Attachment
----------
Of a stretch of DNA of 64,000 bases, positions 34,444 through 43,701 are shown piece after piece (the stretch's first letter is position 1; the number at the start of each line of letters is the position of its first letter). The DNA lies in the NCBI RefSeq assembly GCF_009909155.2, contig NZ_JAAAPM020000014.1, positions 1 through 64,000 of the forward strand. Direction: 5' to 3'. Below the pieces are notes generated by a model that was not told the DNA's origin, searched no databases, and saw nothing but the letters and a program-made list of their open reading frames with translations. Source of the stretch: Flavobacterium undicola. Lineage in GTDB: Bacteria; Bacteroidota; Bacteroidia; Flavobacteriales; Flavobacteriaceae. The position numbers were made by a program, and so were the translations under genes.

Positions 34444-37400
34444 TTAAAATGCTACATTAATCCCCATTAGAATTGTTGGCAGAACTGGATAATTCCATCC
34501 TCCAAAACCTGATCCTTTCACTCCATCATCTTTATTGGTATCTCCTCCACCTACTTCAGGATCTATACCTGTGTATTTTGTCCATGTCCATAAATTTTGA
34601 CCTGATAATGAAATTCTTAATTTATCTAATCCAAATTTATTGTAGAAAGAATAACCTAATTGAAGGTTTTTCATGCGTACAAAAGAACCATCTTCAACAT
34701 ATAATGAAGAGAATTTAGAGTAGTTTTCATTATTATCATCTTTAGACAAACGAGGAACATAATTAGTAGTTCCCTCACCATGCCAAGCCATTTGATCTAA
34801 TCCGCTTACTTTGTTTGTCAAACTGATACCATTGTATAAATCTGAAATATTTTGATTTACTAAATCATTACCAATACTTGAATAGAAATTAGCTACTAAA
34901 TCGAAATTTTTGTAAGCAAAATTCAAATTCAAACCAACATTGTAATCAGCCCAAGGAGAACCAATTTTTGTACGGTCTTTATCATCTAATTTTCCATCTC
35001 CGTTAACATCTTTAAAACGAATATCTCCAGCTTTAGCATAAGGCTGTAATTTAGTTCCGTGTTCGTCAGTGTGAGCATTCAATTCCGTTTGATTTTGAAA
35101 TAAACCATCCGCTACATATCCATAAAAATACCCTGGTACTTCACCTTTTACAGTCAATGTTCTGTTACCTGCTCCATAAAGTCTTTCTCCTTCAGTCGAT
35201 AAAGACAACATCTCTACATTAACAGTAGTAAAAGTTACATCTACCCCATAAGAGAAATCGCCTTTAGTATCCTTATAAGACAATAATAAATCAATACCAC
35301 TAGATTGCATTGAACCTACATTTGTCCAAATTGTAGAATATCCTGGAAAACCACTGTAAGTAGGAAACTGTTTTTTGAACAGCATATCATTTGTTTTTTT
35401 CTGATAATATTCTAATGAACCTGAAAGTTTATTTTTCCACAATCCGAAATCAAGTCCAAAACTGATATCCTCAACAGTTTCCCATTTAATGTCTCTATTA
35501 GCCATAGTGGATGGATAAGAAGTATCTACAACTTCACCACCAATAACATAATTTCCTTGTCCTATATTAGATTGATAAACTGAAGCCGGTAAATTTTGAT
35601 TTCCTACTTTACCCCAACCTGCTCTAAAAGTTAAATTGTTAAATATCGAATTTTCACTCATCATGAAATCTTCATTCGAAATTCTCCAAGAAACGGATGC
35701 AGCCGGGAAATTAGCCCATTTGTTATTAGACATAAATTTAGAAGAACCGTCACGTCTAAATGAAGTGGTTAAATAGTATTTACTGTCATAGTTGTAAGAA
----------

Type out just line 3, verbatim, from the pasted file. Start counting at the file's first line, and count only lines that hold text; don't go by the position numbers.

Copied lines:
34444 TTAAAATGCTACATTAATCCCCATTAGAATTGTTGGCAGAACTGGATAATTCCATCC